Fear the turtle lobby.
In winning General Assembly approval of legislation to outlaw the trapping of diamondback terrapins, conservationists waged a quirky but highly effective campaign.
They introduced a photogenic terrapin couple, Emily and Edward, as "witnesses" at a hearing about Maryland's mascot. They passed out hundreds of DVDs documenting the decline of the signature Chesapeake Bay species. And they brought in a quick-tongued turtle lawyer, who dashed off an eleventh-hour amendment securing the bill's protections.
With just 22 minutes until Monday's midnight end of the 90-day General Assembly session, the Chesapeake Terrapin Alliance finally won its goal: a ban on the commercial trapping of terrapin. The victory came after failure last year and amid continued opposition from watermen.
"It was a nail-biter, running down to the very end," said Jack Cover, general curator of the National Aquarium in Baltimore, who helped lead the effort. "I am very elated. ... This is a necessary step for the long-term survival of the terrapin."
More remains to be done before the diamondback is out of danger, advocates say, including halting the development of beaches that terrapins need for nesting. But now Maryland joins 11 other states, including Delaware and Virginia, that have outlawed catching the slow-reproducing reptile.
"It was literally chaos trying to get through the legislative process," said attorney Richard Stanley, who practices tax law when he's not providing free legal services to the Terrapin Alliance. "There were a lot of times when this could have died. But people are ecstatic that we succeeded."
The species -- with characteristic diamond-shaped bumps on its shell -- is unique for its ability to survive in the mixture of salty and fresh water in the Chesapeake Bay. The turtles play an important role in protecting wetlands by eating periwinkles, marine snails that devour marsh grass.
The "terps" have been the mascot of the University of Maryland since 1932.
Trappers have taken the reptiles in the Chesapeake for centuries, first as food for Native Americans and slaves, then as a delicacy in upscale restaurants at the end of the 19th century.
The diamondbacks were nearly driven to extinction during the Victorian-era craze for terrapin soup but rebounded when local tastes changed. But over the past five years or so, their recovery has been imperiled by a rising market in Asia for Chesapeake turtle soup.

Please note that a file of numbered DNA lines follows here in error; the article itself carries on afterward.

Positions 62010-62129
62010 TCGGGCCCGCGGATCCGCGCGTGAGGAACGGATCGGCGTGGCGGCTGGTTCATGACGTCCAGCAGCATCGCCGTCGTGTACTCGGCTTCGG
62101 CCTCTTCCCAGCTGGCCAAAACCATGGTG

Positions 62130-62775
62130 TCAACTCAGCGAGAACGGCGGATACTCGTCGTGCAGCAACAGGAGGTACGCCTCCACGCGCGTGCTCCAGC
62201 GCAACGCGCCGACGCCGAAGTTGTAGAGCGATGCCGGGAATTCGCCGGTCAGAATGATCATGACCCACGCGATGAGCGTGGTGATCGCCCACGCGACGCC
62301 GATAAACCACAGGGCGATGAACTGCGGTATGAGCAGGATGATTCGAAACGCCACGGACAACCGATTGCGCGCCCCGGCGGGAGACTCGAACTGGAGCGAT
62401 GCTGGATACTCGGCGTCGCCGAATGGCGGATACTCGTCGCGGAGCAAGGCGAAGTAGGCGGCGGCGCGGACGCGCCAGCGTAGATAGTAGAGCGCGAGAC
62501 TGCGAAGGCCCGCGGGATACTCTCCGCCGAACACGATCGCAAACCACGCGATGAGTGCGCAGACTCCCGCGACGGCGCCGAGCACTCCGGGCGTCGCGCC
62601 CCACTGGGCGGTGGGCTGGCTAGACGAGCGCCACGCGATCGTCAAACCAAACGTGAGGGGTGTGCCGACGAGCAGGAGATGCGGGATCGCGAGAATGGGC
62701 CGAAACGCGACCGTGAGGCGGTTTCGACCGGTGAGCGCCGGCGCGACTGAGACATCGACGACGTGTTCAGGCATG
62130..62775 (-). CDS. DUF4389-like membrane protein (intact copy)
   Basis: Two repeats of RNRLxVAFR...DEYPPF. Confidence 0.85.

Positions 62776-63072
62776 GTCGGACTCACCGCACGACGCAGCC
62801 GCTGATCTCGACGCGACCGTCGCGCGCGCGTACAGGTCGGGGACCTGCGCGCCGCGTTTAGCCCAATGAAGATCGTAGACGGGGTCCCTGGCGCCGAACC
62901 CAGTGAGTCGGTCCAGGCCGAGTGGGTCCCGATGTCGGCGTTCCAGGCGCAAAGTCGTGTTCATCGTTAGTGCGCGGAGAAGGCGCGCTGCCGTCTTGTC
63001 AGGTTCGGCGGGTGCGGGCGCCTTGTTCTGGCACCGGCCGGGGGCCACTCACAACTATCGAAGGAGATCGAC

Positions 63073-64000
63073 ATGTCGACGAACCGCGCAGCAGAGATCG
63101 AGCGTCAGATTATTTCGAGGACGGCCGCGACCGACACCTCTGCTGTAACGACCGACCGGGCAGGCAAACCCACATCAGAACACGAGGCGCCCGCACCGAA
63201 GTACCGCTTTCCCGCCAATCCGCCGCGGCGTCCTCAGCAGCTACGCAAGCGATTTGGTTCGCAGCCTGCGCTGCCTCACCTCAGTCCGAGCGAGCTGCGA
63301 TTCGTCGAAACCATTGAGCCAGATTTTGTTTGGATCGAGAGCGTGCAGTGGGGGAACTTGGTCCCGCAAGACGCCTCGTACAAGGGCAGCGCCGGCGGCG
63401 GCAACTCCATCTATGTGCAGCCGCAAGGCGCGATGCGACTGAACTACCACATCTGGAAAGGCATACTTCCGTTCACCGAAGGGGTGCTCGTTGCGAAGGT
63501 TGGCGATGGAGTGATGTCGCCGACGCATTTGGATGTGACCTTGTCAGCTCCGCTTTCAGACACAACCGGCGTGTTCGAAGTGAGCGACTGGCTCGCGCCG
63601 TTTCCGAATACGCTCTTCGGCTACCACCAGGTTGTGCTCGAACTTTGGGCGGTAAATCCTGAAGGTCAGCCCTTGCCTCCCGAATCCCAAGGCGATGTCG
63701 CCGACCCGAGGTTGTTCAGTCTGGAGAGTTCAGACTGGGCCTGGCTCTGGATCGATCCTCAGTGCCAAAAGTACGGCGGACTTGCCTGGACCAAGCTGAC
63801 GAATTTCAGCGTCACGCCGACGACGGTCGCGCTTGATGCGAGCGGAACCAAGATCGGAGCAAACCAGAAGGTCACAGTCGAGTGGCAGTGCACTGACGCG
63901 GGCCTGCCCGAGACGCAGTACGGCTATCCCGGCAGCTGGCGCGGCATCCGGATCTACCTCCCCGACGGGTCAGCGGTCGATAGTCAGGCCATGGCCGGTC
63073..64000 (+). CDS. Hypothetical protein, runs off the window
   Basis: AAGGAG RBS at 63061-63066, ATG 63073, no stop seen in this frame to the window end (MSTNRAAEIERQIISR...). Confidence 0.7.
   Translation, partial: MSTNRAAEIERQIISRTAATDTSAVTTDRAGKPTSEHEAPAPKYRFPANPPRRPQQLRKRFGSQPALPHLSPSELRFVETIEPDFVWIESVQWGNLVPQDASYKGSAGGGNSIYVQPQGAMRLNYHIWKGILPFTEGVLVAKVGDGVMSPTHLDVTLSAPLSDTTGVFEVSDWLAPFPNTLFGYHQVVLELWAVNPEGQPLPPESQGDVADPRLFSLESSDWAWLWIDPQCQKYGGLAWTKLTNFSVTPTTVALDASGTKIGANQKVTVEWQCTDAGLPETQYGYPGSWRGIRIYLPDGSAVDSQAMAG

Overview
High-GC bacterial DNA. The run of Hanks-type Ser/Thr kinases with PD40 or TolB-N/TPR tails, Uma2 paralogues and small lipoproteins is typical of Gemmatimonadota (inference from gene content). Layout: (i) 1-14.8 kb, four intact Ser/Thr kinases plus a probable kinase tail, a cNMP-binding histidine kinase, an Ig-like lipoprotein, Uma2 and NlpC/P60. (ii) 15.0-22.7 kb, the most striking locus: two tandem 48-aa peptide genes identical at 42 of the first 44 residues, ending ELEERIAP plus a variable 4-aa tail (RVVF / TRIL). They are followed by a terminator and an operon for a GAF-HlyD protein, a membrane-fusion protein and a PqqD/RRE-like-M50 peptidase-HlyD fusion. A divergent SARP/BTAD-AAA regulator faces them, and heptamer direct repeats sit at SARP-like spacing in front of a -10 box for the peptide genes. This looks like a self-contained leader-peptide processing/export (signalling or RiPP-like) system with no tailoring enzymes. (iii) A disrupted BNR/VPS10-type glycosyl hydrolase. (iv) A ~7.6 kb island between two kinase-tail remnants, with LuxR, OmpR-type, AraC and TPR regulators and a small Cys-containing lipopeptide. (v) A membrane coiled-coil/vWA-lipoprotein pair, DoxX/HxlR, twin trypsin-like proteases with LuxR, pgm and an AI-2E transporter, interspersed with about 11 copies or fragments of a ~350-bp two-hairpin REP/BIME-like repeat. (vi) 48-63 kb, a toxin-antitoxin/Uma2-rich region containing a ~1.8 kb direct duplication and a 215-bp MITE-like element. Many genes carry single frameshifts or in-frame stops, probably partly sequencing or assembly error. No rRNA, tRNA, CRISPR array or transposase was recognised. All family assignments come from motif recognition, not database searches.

Last summer, the Maryland Department of Natural Resources imposed a ban on trapping from November through July, but the measure allowed the trapping of smaller turtles the rest of the year. The rules backfired, and the number of terrapins reported caught last year jumped to more than 10,000 -- a twentyfold rise from the previous year.
The state agency joined watermen in opposing the outlawing of terrapin harvesting, and Gov. Martin O'Malley's administration said in February that it planned a moratorium as an alternative to an outright ban.
But state Sen. Roy P. Dyson, a Southern Maryland Democrat, and Del. Virginia P. Clagett, a Democrat from Anne Arundel County, joined advocates in pushing for the ban.
"We don't want to eat our state mascot -- what a terrible idea," said Dyson, who attended the University of Maryland briefly.
The proposed trapping ban passed the House of Delegates, 127-10, on March 15, and cleared the Senate the same day, 43-2. But an Eastern Shore terrapin farmer objected, and others also expressed concern about the impact on such aquaculture.
Last week, state Sen. Katherine A. Klausmeier, a member of the state's Aquaculture Coordinating Council, succeeded in amending the bill to allow the continued capture of terrapins to supply turtle farms. Debate over the amended measure raged until nearly the end of the session -- when lawmakers agreed to ban the capture of terrapins for any purpose except research, but to let turtle farmers keep breeding terrapins from eggs.
The save-the-terp movement was started by Willem M. Roosenburg, a biologist at Ohio University who grew up in Southern Maryland.
In the early 1970s, Roosenburg said, he became fascinated with terrapins when he was out fishing on the Patuxent River and saw hundreds of heads peeking up from the glassy waters around his rowboat. He started studying the turtles in 1987, and from 1996 to 2006 documented a 75 percent drop in females in the river.
"I have been recommending for years closing the commercial harvest of the species," said Roosenburg, who testified in favor of this year's ban.
In the late 1990s, Roosenburg was contacted by a state Department of Natural Resources employee named Marguerite Whilden, who wanted his help in creating a program to teach students about terrapins.
In July 2000, Whilden wrote a memo to her bosses at the state agency suggesting "an immediate prohibition of the take of terrapin from Maryland waters." But she was laid off in 2003.
Determined to keep fighting, she started a nonprofit group that bought thousands of terrapins caught by watermen and released them back into the bay.
Last spring, Whilden lobbied for a bill outlawing terrapin trapping. But her homegrown effort failed.
This year, the cause was led by bigger and better-funded conservation groups, including the National Aquarium and the Maryland Audubon Society.
"It's wonderful that the ban finally passed," Whilden said, lifting a terrapin from a tank in her yard and dangling it close to her face. "This is a crisis with a face. Oysters don't have a face. Crabs don't really. But look at the smile on this terrapin. This is the face of conservation."